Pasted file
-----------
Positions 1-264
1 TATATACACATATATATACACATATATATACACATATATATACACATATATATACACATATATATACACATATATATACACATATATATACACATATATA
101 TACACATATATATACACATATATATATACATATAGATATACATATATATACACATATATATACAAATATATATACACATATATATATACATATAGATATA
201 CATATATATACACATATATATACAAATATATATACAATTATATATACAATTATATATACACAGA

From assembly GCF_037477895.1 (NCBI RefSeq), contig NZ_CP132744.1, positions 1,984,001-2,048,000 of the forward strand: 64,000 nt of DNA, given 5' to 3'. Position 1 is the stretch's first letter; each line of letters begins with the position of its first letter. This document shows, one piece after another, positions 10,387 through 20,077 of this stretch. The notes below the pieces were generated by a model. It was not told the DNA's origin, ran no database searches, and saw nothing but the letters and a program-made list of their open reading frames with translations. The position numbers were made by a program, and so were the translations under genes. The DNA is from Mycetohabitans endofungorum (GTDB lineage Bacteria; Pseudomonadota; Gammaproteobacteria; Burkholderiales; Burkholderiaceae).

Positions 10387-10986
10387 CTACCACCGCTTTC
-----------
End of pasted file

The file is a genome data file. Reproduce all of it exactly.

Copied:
Positions 1-264
1 TATATACACATATATATACACATATATATACACATATATATACACATATATATACACATATATATACACATATATATACACATATATATACACATATATA
101 TACACATATATATACACATATATATATACATATAGATATACATATATATACACATATATATACAAATATATATACACATATATATATACATATAGATATA
201 CATATATATACACATATATATACAAATATATATACAATTATATATACAATTATATATACACAGA

From assembly GCF_037477895.1 (NCBI RefSeq), contig NZ_CP132744.1, positions 1,984,001-2,048,000 of the forward strand: 64,000 nt of DNA, given 5' to 3'. Position 1 is the stretch's first letter; each line of letters begins with the position of its first letter. This document shows, one piece after another, positions 10,387 through 20,077 of this stretch. The notes below the pieces were generated by a model. It was not told the DNA's origin, ran no database searches, and saw nothing but the letters and a program-made list of their open reading frames with translations. The position numbers were made by a program, and so were the translations under genes. The DNA is from Mycetohabitans endofungorum (GTDB lineage Bacteria; Pseudomonadota; Gammaproteobacteria; Burkholderiales; Burkholderiaceae).

Positions 10387-10986
10387 CTACCACCGCTTTC